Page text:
Both have delivered.
While many GMs seemed ill-prepared for a free-agent market that was surprisingly pricey, Rutherford found value in players such as former Tampa Bay Lightning winger Cory Stillman, a solid, underappreciated point-a-game player, and Ray Whitney, who has been productive if injury-prone.
Rutherford coaxed Oleg Tverdovsky out of Russia, and the smooth-skating defenseman has likewise been a benefit to the Canes' quick-strike offense. Frank Kaberle, the lesser of the Kaberle brothers, was acquired before the lockout and leads all Canes defenders in points, and netminder Martin Gerber, another pre-lockout acquisition, has been a revelation.
Justin Williams, once considered an underachiever, has rediscovered his scoring touch thanks to Laviolette's encouragement and had points in 40 of his last 57 games through April 2.
Then there's Staal.
When first we saw him during his rookie season in 2003-04, Staal looked very much like what he was, an 18-year-old sticklike boy out of his depth. But the big center returned from spending the lockout in the American Hockey League as one of the league's dominant forwards. Through the Canes' first 72 games, Staal had 91 points, fourth in the NHL.
In recent weeks, Rutherford took advantage of significant cap room to strengthen his team's position further by adding highly coveted center Doug Weight from St. Louis and then Mark Recchi, ostensibly to fill in for the injured Erik Cole.
"Most of our additions were low-key by most of the league's standards, but they were great pieces to the puzzle," Williams said.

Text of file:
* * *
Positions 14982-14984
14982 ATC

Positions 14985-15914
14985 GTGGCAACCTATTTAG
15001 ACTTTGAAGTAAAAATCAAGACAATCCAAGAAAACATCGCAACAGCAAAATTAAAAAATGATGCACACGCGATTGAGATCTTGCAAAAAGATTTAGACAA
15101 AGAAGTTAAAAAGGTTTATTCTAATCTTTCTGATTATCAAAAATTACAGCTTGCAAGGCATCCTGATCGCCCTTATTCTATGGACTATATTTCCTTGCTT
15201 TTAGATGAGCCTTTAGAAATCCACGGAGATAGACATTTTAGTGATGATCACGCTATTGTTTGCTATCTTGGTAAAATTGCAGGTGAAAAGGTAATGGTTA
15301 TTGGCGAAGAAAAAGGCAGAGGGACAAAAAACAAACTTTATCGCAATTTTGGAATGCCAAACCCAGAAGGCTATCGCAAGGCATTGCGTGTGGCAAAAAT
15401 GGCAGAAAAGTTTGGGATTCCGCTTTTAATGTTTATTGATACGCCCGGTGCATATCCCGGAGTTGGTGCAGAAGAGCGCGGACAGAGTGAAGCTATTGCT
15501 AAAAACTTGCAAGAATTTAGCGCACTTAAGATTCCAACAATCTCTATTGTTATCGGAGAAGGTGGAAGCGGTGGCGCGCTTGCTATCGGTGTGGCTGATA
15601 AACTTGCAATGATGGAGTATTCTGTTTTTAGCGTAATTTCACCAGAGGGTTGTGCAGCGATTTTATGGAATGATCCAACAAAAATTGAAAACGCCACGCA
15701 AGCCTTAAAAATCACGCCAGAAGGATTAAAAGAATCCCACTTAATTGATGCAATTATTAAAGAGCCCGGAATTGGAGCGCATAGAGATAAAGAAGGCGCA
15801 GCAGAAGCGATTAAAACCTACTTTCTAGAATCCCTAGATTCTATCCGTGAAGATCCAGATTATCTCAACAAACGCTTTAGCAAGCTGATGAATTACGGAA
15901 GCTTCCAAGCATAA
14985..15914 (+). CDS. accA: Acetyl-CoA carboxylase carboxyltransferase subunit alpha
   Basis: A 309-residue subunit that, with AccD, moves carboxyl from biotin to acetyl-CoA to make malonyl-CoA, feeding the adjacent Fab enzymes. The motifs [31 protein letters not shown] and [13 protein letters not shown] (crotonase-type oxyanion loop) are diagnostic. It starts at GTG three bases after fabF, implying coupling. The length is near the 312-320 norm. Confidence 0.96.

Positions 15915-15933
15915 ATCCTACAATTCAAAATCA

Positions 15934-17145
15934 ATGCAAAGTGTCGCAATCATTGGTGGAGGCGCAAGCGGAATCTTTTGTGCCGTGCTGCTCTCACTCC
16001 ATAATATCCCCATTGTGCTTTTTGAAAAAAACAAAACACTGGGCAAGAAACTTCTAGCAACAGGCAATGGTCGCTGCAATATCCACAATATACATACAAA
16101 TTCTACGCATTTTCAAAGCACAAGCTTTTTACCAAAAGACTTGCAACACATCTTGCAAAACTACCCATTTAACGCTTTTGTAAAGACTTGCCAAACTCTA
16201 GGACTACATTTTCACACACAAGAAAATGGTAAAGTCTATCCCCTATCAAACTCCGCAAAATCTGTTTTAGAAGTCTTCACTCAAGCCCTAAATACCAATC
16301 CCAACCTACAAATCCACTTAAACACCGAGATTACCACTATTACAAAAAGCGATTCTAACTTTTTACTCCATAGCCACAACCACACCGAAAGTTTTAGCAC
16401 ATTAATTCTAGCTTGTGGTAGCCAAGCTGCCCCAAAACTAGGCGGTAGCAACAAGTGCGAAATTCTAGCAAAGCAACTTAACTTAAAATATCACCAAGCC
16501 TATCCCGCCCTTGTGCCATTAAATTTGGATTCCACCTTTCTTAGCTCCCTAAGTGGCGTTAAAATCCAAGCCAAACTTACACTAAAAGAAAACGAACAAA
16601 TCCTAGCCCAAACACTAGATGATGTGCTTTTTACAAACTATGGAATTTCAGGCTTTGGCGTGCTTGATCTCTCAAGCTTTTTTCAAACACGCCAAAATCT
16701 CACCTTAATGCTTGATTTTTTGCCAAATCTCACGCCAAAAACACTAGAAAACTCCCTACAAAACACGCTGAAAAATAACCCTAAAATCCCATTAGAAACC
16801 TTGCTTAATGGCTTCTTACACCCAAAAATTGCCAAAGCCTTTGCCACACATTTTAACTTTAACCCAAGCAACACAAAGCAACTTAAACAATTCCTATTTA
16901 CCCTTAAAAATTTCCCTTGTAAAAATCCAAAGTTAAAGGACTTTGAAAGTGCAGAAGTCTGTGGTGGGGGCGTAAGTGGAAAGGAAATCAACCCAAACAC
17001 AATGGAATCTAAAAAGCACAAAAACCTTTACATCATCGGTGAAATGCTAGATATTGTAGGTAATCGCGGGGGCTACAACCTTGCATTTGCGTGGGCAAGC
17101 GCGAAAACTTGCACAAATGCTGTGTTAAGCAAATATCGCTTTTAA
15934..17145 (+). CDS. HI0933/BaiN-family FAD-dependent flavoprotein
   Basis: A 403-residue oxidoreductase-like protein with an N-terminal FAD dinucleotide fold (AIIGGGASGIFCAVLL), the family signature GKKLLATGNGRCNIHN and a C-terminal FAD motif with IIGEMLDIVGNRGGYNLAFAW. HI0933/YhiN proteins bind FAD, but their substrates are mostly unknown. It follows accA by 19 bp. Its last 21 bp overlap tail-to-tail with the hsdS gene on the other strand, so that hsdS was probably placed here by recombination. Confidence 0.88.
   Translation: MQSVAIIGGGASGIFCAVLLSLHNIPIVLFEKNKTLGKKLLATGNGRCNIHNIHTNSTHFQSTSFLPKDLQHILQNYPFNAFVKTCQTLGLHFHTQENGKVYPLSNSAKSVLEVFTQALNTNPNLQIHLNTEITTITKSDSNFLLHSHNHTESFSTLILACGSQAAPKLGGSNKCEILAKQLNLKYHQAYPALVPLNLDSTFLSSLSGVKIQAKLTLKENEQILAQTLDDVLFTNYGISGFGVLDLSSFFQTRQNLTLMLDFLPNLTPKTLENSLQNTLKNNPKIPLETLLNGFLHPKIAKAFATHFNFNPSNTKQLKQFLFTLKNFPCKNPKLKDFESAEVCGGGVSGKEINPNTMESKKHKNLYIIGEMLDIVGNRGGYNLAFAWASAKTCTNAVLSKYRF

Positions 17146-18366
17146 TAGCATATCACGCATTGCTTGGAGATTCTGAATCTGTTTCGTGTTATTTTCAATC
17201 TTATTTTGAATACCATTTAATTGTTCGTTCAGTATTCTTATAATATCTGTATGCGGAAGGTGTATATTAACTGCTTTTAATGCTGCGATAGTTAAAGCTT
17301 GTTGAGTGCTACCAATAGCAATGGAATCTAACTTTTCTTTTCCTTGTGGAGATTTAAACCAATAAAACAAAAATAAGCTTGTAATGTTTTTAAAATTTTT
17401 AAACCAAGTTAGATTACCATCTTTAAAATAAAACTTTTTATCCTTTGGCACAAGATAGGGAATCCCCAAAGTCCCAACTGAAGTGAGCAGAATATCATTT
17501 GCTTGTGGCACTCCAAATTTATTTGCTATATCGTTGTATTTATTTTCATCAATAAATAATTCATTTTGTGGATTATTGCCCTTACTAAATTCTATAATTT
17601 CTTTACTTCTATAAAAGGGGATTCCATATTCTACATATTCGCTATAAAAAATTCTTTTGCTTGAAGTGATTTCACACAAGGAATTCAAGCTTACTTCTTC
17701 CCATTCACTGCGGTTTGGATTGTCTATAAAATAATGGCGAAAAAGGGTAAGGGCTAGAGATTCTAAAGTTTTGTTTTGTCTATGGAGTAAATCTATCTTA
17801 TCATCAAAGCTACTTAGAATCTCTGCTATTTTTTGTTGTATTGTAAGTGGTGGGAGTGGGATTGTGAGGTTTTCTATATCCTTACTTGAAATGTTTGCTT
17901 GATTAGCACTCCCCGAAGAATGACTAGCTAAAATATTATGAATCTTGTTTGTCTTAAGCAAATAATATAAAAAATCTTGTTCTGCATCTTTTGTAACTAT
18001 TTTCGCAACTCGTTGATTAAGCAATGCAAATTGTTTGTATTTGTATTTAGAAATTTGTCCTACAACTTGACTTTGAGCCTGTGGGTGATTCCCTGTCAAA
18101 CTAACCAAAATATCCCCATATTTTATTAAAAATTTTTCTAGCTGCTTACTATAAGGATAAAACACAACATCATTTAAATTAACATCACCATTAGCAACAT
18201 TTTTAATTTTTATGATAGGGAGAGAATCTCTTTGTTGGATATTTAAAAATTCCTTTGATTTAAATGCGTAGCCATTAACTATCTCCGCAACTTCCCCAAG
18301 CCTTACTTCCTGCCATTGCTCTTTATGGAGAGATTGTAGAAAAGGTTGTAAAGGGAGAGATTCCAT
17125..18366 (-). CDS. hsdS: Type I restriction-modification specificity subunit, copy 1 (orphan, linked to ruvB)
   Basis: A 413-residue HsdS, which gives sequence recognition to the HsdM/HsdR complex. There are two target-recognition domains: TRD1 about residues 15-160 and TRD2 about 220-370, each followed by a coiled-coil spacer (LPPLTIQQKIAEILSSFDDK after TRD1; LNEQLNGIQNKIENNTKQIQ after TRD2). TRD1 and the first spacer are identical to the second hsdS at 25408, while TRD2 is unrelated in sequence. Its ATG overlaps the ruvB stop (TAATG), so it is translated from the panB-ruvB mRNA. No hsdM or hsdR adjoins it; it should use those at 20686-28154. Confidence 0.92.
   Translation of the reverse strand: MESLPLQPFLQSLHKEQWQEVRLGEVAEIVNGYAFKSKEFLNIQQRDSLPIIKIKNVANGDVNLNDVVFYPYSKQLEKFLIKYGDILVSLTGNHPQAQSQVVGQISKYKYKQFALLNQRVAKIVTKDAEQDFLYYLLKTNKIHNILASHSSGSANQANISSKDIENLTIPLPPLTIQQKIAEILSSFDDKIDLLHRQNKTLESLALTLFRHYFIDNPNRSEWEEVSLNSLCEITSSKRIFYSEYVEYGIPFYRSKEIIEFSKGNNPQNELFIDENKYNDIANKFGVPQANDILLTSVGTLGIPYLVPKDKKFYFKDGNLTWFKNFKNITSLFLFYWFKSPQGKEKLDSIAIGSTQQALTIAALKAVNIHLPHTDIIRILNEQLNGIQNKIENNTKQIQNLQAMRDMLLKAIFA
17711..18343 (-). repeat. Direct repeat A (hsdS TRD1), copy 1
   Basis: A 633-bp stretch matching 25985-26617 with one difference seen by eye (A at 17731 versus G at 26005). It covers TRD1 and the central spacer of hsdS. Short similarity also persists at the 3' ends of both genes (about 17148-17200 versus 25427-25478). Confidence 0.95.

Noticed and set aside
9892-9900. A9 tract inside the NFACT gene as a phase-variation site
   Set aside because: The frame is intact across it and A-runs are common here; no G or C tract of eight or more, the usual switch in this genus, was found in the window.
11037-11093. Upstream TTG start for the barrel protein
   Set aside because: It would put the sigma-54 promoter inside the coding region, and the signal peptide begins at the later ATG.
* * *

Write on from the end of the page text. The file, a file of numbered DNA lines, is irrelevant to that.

Did he ever think he would be such a piece?
"I am one of those guys," Williams said. "You get to a point in your life or your career and you're not just up and coming anymore, you've got to become that player. We have lots of guys like that.
"You've got to let the league know what you have, know who you are."
Oh, the league knows all right.
Williams and just about every other player on the team have had a hand in making a mockery of every preseason prediction that had the Canes as a team headed nowhere fast.
"In training camp, people couldn't wait to say how bad we were going to be," veteran Kevyn Adams said.
Yet, this team never bought into the negative press and consistently has found ways to win. From behind, blowing out opponents, tight games, run-and-gun games. You name it, the Canes can play it. Twice this season, they have rattled off nine-game winning streaks. According to the Elias Sports Bureau, only four other teams in the history of the NHL have accomplished such a feat.
And here's the rub.